Hope and glory: 10 moments that changed women’s football in England

Sport

The Hope Powell effect
Powell deserves recognition as a pioneer of the sport. Her appointment as the first full-time England manager in 1998 and subsequent 15-year period at the helm were pivotal. A former player with 66 international caps, she instigated massive reform while in charge, fighting the FA for facilities, the establishment of a national pathway, and central contracts. The latter, of which there were 17 initially, gave players the chance to become full-time footballers. They are seen as one of the first steps in the sport’s professionalisation.

Hosting Euro 2005
The 2005 edition, featuring just eight teams, took place in the north-west of England. The hosts were not a major force at the time but contained star quality with the likes of Kelly Smith. They exited after the group phase, with just one win from three matches, but its audience’s interest was piqued. The then record attendance for an England home game was set at the City of Manchester Stadium for the opener, with 29,092 fans turning out.

Arsenal conquer Europe
To this day, Arsenal remain the only English side to have won Uefa’s showpiece European tournament. Back in 2007, Vic Akers’s all-conquering side caught the headlines as they completed the quadruple, winning what was then the Uefa Women’s Cup. They were the underdogs as they faced and beat Sweden’s Umeå 1-0 in a two-legged final. It was an impressive feat from a squad that contained many England stars. The victory put English football on the European map, increasing the profile of the sport and its players.

The formation of the WSL
The arrival of the FA Women’s Super League in 2011 was a move that has taken the domestic game to the next level. After several iterations and expansions, it turned fully professional at the start of the 2018-19 season. In addition, the WSL 2 (now the Championship) was added in 2014 to establish an improved pathway in the football pyramid. Most of the England team play in the country’s top league, touted by many as one of the most competitive in the world.

London 2012 Olympics
London 2012 was without doubt another spark that lit the fuse of women’s football in the UK. It was the first time a Team GB women’s football team could take part in an Olympics. They played in front of thousands across the tournament but most notably in front of 70,000 people who packed into Wembley to watch them beat Brazil. The slogan for London 2012 was to “Inspire a Generation” and there is no question that Team GB did just that.

Heartbreak and joy in Canada
The 2015 tournament was the first time the Lionesses had won a medal of any colour at a World Cup. However, it was not the medal that caught the attention of the nation. It was the way in which they found themselves in the bronze medal match. England’s plucky underdogs faced Japan in the semi-final, losing through a stoppage-time own-goal in heartbreaking fashion. Tears flowed that day but back home, the nation had been enraptured by their story. Beating Germany for the medal just a few days later was the icing on the cake.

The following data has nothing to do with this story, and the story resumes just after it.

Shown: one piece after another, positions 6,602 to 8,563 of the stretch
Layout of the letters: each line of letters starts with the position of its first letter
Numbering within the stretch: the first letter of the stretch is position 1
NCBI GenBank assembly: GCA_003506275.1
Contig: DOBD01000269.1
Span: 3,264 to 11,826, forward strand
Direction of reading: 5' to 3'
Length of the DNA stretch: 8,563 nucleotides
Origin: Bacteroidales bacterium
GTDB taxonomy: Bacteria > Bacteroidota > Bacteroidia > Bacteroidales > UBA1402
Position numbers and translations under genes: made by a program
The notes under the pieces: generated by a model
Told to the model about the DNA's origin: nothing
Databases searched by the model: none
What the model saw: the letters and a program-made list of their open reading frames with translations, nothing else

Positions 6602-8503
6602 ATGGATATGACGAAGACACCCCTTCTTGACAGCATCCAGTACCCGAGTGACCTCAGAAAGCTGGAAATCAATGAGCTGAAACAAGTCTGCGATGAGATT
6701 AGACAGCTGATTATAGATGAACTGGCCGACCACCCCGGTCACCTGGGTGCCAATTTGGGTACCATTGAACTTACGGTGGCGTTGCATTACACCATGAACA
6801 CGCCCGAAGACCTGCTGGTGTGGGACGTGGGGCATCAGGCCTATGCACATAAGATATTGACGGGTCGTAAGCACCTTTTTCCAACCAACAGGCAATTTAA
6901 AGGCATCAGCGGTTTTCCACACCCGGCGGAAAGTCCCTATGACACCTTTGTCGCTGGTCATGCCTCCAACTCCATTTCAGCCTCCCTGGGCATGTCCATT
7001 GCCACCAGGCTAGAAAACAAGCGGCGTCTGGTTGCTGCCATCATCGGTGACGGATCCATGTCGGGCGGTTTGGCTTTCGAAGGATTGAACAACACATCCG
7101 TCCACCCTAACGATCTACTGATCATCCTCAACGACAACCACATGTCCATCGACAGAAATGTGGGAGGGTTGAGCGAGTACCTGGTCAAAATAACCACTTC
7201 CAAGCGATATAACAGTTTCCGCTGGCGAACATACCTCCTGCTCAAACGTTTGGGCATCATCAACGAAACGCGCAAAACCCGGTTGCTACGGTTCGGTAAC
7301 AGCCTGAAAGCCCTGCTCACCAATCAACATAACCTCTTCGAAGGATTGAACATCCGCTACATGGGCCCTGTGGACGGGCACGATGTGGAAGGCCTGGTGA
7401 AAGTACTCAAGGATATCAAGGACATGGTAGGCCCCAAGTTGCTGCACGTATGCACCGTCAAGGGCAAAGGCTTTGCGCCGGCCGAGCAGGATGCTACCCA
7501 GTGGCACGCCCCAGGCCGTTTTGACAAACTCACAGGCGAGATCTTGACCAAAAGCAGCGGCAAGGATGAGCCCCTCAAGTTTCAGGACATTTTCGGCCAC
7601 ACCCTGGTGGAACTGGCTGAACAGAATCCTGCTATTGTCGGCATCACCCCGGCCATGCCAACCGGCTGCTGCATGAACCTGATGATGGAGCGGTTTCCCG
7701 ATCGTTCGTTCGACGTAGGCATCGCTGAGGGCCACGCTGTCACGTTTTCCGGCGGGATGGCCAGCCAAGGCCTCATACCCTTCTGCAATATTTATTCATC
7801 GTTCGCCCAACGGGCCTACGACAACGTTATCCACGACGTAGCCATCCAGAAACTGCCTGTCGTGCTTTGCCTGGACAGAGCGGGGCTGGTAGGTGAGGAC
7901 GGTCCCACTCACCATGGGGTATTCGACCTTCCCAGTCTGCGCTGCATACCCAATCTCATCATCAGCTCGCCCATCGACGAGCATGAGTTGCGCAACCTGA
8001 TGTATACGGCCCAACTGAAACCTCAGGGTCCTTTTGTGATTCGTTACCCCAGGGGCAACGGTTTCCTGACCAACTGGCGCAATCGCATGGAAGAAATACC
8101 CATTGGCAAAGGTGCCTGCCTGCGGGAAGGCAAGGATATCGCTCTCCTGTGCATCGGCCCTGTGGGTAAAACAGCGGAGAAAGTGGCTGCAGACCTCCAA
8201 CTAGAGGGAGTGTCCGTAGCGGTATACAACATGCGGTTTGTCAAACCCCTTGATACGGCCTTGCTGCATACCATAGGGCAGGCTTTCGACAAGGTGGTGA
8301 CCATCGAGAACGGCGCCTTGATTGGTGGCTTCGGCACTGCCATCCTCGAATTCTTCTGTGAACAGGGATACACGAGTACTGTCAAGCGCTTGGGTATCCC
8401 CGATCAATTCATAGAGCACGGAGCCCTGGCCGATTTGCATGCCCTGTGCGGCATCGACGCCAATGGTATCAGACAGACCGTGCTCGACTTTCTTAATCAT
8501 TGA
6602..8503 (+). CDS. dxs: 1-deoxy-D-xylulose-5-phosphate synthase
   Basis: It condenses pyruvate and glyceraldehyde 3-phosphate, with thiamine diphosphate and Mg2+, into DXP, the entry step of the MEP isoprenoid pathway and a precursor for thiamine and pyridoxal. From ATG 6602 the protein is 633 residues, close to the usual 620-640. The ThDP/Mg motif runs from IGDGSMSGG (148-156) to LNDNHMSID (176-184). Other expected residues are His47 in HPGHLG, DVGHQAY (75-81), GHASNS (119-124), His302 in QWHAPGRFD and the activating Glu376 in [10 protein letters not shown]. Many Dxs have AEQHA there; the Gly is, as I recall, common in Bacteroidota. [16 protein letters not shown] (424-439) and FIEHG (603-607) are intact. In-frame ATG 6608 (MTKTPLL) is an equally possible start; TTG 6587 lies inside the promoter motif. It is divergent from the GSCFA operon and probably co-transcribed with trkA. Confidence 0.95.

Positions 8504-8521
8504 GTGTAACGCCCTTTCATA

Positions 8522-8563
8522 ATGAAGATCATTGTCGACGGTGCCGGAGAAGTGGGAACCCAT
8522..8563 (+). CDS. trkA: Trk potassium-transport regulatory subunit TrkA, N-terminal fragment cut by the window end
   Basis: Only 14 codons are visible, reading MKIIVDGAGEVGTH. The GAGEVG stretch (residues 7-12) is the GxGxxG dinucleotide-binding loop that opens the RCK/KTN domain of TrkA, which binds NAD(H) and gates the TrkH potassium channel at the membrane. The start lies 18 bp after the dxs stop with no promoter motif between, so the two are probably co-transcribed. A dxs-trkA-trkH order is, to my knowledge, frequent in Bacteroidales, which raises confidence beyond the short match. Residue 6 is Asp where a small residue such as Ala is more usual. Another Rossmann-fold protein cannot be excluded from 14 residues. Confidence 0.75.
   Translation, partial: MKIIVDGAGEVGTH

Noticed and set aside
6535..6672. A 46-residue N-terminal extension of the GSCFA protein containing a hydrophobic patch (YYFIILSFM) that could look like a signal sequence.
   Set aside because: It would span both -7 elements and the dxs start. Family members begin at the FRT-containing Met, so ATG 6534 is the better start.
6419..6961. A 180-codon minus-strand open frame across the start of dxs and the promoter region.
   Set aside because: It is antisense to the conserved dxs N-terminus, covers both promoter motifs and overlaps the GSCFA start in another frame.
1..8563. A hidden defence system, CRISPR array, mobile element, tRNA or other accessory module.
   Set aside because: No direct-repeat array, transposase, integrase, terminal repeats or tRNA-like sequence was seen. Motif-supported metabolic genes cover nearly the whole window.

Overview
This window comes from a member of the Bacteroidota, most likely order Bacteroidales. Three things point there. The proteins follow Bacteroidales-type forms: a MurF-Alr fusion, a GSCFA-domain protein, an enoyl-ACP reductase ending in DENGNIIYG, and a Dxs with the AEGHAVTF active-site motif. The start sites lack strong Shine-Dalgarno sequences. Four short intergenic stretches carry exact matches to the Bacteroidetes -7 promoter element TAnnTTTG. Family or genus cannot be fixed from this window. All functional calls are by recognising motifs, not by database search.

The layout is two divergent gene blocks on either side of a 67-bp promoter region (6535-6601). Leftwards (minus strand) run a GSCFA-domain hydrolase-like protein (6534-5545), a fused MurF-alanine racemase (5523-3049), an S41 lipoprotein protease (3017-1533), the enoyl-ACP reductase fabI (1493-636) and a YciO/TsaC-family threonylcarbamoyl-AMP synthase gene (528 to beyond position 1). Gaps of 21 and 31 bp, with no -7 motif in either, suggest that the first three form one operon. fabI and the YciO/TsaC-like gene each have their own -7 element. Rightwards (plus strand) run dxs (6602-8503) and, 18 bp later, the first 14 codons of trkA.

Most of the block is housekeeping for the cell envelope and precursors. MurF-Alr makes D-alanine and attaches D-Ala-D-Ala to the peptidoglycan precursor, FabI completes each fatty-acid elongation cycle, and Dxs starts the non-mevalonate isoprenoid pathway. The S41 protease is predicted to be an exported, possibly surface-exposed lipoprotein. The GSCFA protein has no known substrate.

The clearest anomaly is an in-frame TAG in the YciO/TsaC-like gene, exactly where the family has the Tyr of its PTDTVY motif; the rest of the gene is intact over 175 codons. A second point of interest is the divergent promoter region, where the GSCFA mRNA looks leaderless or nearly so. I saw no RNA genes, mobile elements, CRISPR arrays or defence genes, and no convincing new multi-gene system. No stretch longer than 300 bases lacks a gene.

Brands taking the leap
For many years, the sport was crying out for investment and there was always the feeling that it would reap rewards. In 2019, Barclays became the title sponsor of the WSL, a partnership that was heralded as the biggest ever brand investment in UK women’s sport. Vitality UK took on the Women’s FA Cup while Continental Tyres continued its support. The Lionesses themselves have attracted their own brands, increasing both visibility and money coming into the game.

Breaking records at the 2019 World Cup
A combined 1.12 billion people tuned into official coverage of the 2019 tournament, a record audience for the competition and another turning point in the game. It put to bed the notion that “nobody watches” women’s football with an 11.7 million peak audience at home watching England’s 2-1 defeat by the USA in the semi-finals. Moments like this had a massive knock-on effect, with national broadcasters stepping up their coverage of both domestic and national team matches.

Landmark broadcast deal
Last year the FA sealed a landmark rights deal with Sky and the BBC, a three-year agreement to broadcast the WSL. The deal has brought more access to women’s football than ever before, with multiple games being shown on live TV every weekend. It is believed to be the biggest deal of its kind in any professional women’s football league in the world. Not only does it bring more eyes on women’s football, but it increases interest commercially.

Sarina Wiegman’s appointment
Baroness Sue Campbell described the appointment of Sarina Wiegman as “the final piece of the jigsaw”. This will be the third successive major tournament final for the England manager having reached two with the Netherlands and now one with England. Her demand for ruthlessness and high standards is widely acknowledged and the relationships she has developed with the players, giving them the freedom to be themselves on the pitch, has reaped rewards. As Campbell continued: “Her presence has pulled it all together in a way that perhaps, now we see it, we understand what’s been built.”